- Date: 1896
- Japanese: 六三法 (rokusan hou)
The passage of Law 63 generated considerable recurring opposition against it, chiefly among the more liberal members of the government, who deemed it unconstitutional, since the Meiji Constitution declared that only the Diet had law-making power. Eventually, the Law was modified, tempering the power of the Taiwanese Governor-General; however, the Governor-General of Korea retained these unilateral legislative powers.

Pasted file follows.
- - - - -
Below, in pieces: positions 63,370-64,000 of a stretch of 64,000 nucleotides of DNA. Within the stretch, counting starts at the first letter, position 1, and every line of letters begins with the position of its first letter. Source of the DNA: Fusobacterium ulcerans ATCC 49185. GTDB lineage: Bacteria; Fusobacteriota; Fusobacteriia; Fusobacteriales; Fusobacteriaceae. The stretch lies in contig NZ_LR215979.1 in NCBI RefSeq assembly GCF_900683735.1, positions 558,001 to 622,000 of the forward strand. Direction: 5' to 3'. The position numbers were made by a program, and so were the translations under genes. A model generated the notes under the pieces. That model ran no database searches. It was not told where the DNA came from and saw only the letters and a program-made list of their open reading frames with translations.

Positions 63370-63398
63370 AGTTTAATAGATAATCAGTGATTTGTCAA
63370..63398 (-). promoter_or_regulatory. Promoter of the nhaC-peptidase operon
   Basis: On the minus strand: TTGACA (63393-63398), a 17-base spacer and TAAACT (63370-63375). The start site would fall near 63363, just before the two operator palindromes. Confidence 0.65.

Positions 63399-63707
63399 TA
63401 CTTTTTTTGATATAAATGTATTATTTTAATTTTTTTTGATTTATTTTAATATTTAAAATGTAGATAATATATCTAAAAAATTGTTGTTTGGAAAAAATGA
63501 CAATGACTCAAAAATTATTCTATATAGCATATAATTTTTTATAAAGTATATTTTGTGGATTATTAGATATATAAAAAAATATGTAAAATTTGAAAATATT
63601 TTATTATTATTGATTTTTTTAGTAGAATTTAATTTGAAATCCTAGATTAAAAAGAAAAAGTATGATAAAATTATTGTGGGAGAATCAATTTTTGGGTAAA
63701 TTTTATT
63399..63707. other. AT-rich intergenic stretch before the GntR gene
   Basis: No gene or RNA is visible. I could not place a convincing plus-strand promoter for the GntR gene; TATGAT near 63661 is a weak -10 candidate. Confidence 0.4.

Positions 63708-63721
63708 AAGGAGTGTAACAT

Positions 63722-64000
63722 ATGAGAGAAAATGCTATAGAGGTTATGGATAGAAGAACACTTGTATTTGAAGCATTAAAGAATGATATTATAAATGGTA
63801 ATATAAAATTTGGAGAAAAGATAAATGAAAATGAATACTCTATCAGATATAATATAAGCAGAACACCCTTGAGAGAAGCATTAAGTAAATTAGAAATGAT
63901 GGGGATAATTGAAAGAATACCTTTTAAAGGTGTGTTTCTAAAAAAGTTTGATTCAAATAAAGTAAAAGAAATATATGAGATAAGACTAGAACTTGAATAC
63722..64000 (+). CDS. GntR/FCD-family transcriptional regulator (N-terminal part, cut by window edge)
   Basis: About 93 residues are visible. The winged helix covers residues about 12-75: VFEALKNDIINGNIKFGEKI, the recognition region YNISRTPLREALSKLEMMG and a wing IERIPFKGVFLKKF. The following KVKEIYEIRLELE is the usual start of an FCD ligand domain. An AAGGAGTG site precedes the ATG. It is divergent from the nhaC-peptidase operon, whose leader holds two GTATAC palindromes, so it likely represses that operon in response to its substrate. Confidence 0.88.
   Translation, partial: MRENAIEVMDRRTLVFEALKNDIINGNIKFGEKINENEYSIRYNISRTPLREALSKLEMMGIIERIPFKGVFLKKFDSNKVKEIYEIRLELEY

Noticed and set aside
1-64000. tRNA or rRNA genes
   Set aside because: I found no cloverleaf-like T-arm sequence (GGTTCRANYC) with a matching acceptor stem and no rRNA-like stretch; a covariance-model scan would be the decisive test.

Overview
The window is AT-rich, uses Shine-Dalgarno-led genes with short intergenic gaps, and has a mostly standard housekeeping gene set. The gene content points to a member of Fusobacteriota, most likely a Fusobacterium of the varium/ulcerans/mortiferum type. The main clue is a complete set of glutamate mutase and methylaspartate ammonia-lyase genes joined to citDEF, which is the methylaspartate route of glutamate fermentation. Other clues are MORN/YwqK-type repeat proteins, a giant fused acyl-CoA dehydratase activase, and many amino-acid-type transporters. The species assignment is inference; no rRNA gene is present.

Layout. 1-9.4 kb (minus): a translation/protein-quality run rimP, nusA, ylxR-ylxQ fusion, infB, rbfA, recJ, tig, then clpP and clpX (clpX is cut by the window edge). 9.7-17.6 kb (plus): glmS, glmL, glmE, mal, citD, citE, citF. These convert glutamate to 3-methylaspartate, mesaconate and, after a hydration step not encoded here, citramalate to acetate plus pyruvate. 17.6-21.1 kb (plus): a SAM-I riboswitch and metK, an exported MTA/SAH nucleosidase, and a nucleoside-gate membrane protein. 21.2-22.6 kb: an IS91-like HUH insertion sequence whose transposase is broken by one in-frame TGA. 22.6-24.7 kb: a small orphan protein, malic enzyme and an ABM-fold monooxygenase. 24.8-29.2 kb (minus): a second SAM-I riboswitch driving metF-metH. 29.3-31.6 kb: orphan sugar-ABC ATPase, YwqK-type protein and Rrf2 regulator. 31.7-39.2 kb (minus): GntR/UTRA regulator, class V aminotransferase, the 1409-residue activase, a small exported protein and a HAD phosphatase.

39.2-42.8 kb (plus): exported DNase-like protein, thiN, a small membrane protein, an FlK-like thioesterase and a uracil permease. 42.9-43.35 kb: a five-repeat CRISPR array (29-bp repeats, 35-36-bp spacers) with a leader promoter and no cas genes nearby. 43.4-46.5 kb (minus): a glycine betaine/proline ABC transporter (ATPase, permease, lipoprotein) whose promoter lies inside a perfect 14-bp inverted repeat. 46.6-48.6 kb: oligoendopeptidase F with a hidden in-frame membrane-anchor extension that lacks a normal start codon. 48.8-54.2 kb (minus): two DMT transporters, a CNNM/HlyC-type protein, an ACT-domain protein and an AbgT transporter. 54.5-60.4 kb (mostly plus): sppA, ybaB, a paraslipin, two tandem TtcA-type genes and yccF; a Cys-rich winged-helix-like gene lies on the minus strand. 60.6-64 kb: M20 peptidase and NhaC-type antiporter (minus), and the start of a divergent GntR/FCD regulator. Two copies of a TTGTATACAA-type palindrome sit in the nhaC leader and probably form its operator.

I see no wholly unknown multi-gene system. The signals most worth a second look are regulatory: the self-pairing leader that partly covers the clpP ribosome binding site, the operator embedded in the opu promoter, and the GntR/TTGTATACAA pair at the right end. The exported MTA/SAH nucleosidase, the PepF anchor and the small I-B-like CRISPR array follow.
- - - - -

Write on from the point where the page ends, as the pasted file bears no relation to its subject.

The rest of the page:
- Mark Peattie, "Japanese Attitudes toward Colonialism, 1895-1945," in Peattie and Ramon Myers (eds.), The Japanese Colonial Empire, 1895-1945, Princeton University Press (1984), 101.